Cut Shoot Kill (2017), written and directed by Michael Walker, fuses elements of gore, comedy and self-referential narrative to comment upon the production and reception of independent genre film. It concerns an ambitious actress, Serena (Alexandra Socha), who finds that life imitates art when she signs up to star in a low-budget slasher film.
On a darker, more sinister level, the film can be read as a commentary upon the real horror of the film industry. Serena must become her character in order to survive, which here means so much more than personal development and method acting. In a similar vein to Kevin Kölsch and Dennis Widmyer’s satanic storyline in Starry Eyes (2014), Cut Shoot Kill is a metaphor for obsession, manipulation, and blackmail within the film industry, and the very real dangers and consequences it poses for the inexperienced, naïve and vulnerable.
Though Cut Shoot Kill is an homage to the slasher film, eschewing the supernatural elements of Starry Eyes, both films present egotistical characters focused on stardom. Their acting is their life, and they come to realise that they will do anything for their art, undergoing a literal becoming.
From the opening shots the film’s self-referential approach is clear, with several instances of diegetic footage used to blur the lines between fiction and reality. Serena initially resists the opportunity to audition for a new low-budget horror film. Making it very clear that she believes the genre to be beneath her, upon meeting the director, Alabama (Alex Hurt), Serena is so taken with his passionate relationship with film – horror in particular – that she agrees to join the production. Not least, it seems, because she has some experience and is lauded as a star amongst the cast of new actors.
Filming takes place in a remote wooded location, where there is no cell reception, and cast and crew members are not allowed to leave the premises. Serena quickly learns that the crew all have names that correspond to their roles on the film: Cutter, Shooter, Soundy. Like her, the group, who have worked with each other for years, live for their art. Serena also suspects that the actors might be dying for it, as Alabama’s previous muse died mysteriously while filming their previous project. Her suspicions are confirmed when actors on the current shoot start to go missing. Serena must become her character in order to survive and, in doing so, is forced to decide how far she is willing to go in her transition to become a legendary name.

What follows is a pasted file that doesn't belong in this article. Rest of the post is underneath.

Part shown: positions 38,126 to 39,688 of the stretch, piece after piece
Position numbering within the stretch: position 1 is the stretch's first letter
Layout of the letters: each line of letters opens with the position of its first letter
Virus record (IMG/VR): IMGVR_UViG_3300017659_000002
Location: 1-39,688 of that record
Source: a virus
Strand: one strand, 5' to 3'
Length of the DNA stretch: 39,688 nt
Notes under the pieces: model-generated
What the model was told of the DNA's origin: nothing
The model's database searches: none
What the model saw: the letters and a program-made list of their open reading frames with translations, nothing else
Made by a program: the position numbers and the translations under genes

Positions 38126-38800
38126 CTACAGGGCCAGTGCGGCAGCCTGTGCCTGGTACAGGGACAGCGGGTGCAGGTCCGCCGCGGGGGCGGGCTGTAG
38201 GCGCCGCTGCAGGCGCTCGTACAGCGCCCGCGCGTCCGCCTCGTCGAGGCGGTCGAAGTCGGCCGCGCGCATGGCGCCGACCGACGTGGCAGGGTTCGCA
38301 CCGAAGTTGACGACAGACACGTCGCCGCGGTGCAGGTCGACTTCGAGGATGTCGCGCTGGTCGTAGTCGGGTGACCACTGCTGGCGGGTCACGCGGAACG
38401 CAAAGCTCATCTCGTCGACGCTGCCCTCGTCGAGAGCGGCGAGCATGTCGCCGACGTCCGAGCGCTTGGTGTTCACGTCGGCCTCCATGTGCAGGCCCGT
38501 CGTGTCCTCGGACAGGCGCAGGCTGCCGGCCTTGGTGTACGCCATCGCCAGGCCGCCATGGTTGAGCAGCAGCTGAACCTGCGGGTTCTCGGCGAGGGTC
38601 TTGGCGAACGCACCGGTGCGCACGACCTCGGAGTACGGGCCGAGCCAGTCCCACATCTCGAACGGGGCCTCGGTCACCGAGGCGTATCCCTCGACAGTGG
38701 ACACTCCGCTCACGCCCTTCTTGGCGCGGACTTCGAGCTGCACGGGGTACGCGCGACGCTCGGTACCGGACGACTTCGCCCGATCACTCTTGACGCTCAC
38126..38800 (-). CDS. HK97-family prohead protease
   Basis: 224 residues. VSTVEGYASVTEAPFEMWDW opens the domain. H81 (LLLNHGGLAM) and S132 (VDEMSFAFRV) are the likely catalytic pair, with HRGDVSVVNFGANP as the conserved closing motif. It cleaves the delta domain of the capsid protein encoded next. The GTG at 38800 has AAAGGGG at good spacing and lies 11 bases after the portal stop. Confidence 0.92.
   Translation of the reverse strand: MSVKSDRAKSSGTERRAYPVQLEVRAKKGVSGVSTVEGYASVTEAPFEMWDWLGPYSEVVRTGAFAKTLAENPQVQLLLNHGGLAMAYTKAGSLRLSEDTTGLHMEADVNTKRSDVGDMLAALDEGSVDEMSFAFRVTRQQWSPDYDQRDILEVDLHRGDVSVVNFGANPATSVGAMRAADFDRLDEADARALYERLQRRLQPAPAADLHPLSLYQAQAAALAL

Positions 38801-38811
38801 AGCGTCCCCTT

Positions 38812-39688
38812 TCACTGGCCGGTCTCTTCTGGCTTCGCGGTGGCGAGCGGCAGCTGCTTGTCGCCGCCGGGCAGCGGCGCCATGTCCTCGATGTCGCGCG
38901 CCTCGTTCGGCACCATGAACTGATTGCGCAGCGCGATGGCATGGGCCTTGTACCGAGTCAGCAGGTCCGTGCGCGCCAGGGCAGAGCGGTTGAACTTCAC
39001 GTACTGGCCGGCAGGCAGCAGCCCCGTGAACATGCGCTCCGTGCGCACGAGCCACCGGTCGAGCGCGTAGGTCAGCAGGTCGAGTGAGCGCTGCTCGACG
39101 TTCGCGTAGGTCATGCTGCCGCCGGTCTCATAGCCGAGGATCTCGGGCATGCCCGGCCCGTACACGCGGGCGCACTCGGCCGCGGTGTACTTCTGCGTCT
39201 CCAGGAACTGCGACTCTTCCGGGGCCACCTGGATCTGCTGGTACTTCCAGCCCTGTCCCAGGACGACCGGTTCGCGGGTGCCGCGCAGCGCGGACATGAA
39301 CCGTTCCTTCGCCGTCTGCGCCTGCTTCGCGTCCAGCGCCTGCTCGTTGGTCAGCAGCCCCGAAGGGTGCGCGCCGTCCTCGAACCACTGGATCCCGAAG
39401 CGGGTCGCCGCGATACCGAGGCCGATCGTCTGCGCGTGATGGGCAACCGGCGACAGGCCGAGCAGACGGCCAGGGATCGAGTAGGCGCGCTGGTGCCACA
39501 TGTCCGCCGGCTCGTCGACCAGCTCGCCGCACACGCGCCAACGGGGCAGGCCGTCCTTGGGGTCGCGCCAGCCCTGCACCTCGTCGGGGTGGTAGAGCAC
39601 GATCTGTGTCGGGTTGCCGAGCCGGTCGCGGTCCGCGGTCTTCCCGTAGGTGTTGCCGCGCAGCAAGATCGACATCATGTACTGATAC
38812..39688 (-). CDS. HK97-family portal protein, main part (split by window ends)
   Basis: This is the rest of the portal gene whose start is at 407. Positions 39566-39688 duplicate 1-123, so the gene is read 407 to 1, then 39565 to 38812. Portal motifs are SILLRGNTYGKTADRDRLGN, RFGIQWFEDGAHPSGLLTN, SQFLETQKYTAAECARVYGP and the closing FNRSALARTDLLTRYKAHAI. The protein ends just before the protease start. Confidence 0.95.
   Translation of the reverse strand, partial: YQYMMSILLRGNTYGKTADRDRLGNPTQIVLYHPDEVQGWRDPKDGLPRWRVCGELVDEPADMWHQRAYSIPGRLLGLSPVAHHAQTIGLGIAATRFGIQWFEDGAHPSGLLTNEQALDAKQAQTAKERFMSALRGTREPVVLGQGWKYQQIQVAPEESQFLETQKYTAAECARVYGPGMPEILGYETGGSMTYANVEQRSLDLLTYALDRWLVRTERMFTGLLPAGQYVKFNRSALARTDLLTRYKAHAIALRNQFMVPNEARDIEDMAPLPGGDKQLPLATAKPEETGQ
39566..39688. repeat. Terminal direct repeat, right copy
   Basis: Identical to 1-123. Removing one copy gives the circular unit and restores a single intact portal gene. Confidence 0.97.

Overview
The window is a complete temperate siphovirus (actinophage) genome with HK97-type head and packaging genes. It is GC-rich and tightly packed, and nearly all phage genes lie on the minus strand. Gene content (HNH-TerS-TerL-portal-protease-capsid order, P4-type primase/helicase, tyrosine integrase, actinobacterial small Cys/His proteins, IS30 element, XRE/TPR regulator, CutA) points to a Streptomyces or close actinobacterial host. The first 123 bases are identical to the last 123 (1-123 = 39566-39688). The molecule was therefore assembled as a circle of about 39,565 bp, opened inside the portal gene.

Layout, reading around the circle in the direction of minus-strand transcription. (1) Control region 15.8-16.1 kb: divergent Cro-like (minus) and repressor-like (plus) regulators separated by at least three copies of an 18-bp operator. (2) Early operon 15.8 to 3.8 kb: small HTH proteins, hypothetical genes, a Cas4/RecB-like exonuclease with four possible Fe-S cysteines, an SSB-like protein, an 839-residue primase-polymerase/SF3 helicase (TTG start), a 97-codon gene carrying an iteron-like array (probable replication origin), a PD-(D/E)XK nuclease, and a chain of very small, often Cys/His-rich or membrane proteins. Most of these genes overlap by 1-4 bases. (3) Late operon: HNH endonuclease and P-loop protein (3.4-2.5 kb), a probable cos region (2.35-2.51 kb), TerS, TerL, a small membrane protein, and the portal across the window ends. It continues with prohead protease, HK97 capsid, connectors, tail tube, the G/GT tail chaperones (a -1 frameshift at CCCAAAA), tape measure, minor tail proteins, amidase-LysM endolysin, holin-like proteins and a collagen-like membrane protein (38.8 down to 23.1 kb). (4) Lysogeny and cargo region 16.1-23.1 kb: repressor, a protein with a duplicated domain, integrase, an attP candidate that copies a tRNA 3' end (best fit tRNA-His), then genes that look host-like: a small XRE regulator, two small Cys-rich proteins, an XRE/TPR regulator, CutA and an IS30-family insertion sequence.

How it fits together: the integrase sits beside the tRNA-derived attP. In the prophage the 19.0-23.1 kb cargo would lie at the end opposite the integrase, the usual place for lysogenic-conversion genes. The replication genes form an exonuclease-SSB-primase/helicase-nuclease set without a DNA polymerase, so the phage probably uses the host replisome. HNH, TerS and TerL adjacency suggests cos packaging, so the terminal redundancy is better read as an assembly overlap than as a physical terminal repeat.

There are several interesting characters in the film, all enhanced by believable performances, from Socha’s turn as the egotistical lead, to Hurt’s obsessive, wounded director, and Zanny Laird’s vulnerable portrayal of Chloe – particularly in the uncomfortable scenes in which she wants to negate on her contract as she doesn’t want to reveal her breasts after agreeing to do so to get the part. However, it is Henry Zebrowski’s take on producer Eddie Shipman that steals the show. Zebrowski presents a sinister villain with an underlying pathos; like the other characters, he too has been seduced by the industry he uses to manipulate the players in his art, which sets up the fascinating final act.
Cut Shoot Kill operates on many levels; what seems to be a simple, straightforward narrative in the first instance is revealed to be a cleverly constructed, layered, and self-referential film, with a final surprising twist that stays with the viewer long after watching.